Charity Digital – Topics – Should charities use open source software?



The advantages of free software

At low price

Undoubtedly, one of the main advantages for an open source software charity is the fact that it can cost little or nothing to acquire and use it. This can be especially appealing to charities when it comes to fairly straightforward software such as an office productivity suite that includes a word processor, spreadsheet, and maybe an email client.

But charities wishing to use more complex open source software, such as a Constituent Relationship Management (CRM) software package, may have to pay a consultant to help install and configure the software package, so adopting it won’t involve not necessarily zero cost.

Unbundled assistance

Proprietary software vendors provide support for their products, either through license fees or through support packages. But if a charity downloads and starts using an open source software package, support won’t be available in the same way.

The good news is that informal support is often available for free from the community of open source software developers – the people who help with changes and improvements to the software, as well as the people who started the project in the first place.

For more popular or complex open source software projects, support is often offered on a formal commercial basis, either by the original developers or by third-party companies specializing in providing software support. It can be a subscription or pay-as-you-go.

“The way of thinking is that the support is unbundled (from the software) but widely available,” says Simon Phipps, former president of the Open Source Initiative. “This means that instead of having to get support from one sole provider for a fixed price, a number of different support providers can compete for your business in terms of quality and price. “


Another advantage of open source software is that it is customizable. Rather than buying proprietary software that can meet most of your needs, your charity can get open source software to use as a starting point, and then pay a developer to add specific features that you want.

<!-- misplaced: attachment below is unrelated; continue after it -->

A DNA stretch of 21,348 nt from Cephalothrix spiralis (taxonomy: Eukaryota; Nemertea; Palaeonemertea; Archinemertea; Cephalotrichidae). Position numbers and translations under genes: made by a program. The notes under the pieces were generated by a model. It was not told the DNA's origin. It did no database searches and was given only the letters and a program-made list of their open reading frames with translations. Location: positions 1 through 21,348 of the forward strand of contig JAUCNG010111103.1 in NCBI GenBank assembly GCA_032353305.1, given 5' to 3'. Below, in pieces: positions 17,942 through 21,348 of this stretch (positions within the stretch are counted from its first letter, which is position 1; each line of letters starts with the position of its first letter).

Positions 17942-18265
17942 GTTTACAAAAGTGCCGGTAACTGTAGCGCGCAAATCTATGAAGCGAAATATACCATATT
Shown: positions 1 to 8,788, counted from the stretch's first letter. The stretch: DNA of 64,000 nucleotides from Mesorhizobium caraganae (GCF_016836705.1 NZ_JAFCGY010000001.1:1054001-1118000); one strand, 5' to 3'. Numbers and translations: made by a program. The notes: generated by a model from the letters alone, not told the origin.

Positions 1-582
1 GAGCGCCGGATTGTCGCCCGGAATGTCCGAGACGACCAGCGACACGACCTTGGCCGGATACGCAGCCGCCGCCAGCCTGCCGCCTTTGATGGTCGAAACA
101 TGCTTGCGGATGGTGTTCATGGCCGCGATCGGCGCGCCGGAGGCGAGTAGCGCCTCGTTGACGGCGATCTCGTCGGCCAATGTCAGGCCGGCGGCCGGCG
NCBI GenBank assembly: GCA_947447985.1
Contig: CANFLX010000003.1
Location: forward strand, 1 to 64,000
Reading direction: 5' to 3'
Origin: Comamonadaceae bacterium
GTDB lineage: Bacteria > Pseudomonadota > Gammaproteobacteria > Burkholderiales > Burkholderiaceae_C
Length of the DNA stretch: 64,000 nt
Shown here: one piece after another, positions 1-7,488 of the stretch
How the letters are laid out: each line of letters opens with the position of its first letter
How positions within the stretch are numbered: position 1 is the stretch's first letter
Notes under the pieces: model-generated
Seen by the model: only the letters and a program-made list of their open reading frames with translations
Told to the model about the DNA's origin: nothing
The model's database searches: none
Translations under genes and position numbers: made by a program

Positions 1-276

The end result is that you can pay as much for open source software as you can for proprietary software, but you end up with a program tailored to your charity’s needs.

The customizations can then be donated back to the community, so other charities can benefit from your customizations in the future – and you can benefit from any of theirs that you find useful.

Disadvantages of open source software


A common drawback of open source software is that its developers often lack the resources to pay attention to software aesthetics in the same way that proprietary software vendors do. This means that some – but by no means all – open source software looks less appealing than its proprietary counterparts and may not be as easy to use.

Orphan projects

Another potential downside is that if the people who are the driving force behind an open source software project decide to abandon it, development may stop.

This is unlikely with large open source or established projects that have many contributors, but it is a real danger with small or new projects that may have only one developer working on them. However, since the source code is available for free, nothing prevents a charity from hiring a developer to continue the project.

Some examples of open source software

Office productivity suite

Apache OpenOffice and LibreOffice: these two suites are great completely free alternatives to Microsoft Office, and the files they produce are compatible with Office, so Microsoft users can use files created in OpenOffice or LibreOffice and vice versa. versa. They are attractive and anyone familiar with Office will be able to use them immediately.

CRM software

CiviCRM, openCRX, and SuiteCRM: These are three popular open source CRM systems, which include donor management, with various support options available.

Mailing List Software

Mail for Good: email campaign management software with html templates, analytical dashboards, import and export of lists and follow-up of email openings. A good alternative to MailChimp for large charities.

Project management

MyCollab: Basic project management features, suitable for small charities.

OpenProject: This open source project offers project planning and scheduling, task management, roadmap, and release planning.

These two open source projects are a subset of more sophisticated, non-free versions of the products that also offer support and various premium features.


GnuCash: financial accounting software for small businesses and charities

Odoo: a suite of business management software tools, including CRM, e-commerce, invoicing and accounting. A commercial product is available alongside the free open source edition.

Open Source Invoicing: A completely free invoicing and reporting tool.



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